Whew, there’s quite the spread of topics here. We’ll stick to one topic: the beautiful, ὁ κάλως. This word can often be interchangeably translated as “good” or “beautiful.” Marcus is stating the position that beauty (read: goodness) is intrinsic, and nothing is made better or worse by praise.
I’m reminded of Epictetus’ injunction:
“If you want to improve, be content to be thought foolish and stupid with regard to external things. Don’t wish to be thought to know anything; and even if you appear to be somebody important to others, distrust yourself. For, it is difficult to both keep your faculty of choice in a state conformable to nature, and at the same time acquire external things. But while you are careful about the one, you must of necessity neglect the other.”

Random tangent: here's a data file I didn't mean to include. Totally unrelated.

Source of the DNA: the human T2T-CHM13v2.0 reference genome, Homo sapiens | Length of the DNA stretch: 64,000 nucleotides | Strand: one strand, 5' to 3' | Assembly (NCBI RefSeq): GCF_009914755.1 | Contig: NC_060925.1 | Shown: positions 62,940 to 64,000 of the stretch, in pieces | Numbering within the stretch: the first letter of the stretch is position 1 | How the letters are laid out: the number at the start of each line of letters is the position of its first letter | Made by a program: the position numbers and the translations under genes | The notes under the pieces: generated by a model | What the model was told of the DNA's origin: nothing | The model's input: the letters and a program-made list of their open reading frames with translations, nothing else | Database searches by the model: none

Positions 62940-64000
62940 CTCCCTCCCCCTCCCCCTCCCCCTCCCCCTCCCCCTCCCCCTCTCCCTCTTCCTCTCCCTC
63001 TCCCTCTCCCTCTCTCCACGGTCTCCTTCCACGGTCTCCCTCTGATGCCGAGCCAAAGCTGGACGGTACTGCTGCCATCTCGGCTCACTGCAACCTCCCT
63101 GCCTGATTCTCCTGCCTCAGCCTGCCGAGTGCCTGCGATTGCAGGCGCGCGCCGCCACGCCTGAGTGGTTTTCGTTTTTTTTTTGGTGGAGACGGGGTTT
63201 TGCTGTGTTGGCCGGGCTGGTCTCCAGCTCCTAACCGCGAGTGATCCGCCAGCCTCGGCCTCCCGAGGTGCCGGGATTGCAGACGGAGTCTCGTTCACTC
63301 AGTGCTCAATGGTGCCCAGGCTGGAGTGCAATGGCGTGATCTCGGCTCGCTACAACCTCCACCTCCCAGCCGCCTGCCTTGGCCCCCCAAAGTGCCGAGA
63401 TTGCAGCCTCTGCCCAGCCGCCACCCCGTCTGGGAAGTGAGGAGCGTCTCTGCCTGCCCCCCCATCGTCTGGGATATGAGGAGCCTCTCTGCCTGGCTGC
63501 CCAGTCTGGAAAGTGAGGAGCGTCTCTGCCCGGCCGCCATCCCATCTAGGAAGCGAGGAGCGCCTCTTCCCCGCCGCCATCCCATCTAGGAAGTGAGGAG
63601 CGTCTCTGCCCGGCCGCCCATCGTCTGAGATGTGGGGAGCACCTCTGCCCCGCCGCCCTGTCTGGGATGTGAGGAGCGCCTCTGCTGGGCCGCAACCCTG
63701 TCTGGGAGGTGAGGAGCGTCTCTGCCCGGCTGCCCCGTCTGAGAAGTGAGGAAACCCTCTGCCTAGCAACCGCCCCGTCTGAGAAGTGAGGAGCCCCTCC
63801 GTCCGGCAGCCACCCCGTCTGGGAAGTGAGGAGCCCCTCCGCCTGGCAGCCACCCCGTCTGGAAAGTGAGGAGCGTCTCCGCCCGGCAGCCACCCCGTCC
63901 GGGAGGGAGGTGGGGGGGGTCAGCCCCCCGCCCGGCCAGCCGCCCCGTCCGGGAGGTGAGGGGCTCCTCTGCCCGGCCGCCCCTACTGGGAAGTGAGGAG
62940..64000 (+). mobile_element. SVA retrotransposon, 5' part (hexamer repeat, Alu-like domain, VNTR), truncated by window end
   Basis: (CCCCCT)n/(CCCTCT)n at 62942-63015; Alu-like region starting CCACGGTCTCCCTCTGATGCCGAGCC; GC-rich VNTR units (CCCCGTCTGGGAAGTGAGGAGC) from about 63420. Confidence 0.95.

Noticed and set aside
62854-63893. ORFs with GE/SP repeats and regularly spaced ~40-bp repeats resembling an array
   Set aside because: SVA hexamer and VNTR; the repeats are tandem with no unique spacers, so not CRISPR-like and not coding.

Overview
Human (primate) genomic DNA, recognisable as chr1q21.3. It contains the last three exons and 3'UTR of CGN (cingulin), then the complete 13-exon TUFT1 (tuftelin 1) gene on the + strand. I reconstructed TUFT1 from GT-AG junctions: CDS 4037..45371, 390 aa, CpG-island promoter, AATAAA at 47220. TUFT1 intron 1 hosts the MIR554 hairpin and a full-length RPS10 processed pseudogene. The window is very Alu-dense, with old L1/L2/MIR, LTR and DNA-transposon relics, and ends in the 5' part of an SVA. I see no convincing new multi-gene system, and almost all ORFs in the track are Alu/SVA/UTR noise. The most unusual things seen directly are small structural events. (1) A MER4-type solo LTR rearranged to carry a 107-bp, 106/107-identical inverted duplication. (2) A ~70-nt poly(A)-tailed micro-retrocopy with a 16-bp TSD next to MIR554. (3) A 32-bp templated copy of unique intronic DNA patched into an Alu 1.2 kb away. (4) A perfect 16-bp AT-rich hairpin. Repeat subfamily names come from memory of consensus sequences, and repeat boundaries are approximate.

— Epictetus, Enchiridion 13
This seems to be the rougher side of the coin to what Marcus is reminding himself. Most folks see the teachings of Epictetus echoed in Marcus, but just as the figure cut by Diogenes is an almost hyperbolic example of Socratic teaching: Marcus often seems to be the applied version of the more “extreme” Epictetan example.
It continues to impress me how these folks 2,000 years separate from us have such a keen understanding of human nature. Of course we will seem different from the average when we’re seeking to right ourselves. Of course that will be a hard pressure to resist. Of course that will elicit both scorn at the outset and potentially after a time admiration as well. Of course we must prepare ourselves for both of these impressions.
We do this by building in ourselves the skill of judicious discrimination of impressions. Whether it is praise or scorn, if the feedback does not relay accurate moral information to us, it is nothing. So set aside the beauty of the horse, the scorn of the passerby, and the fawning praise of others: because we’ve got work to do. Work on ourselves, work for the good.
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This post is part of Michel Daw’s Reading Plan of Marcus’Meditations.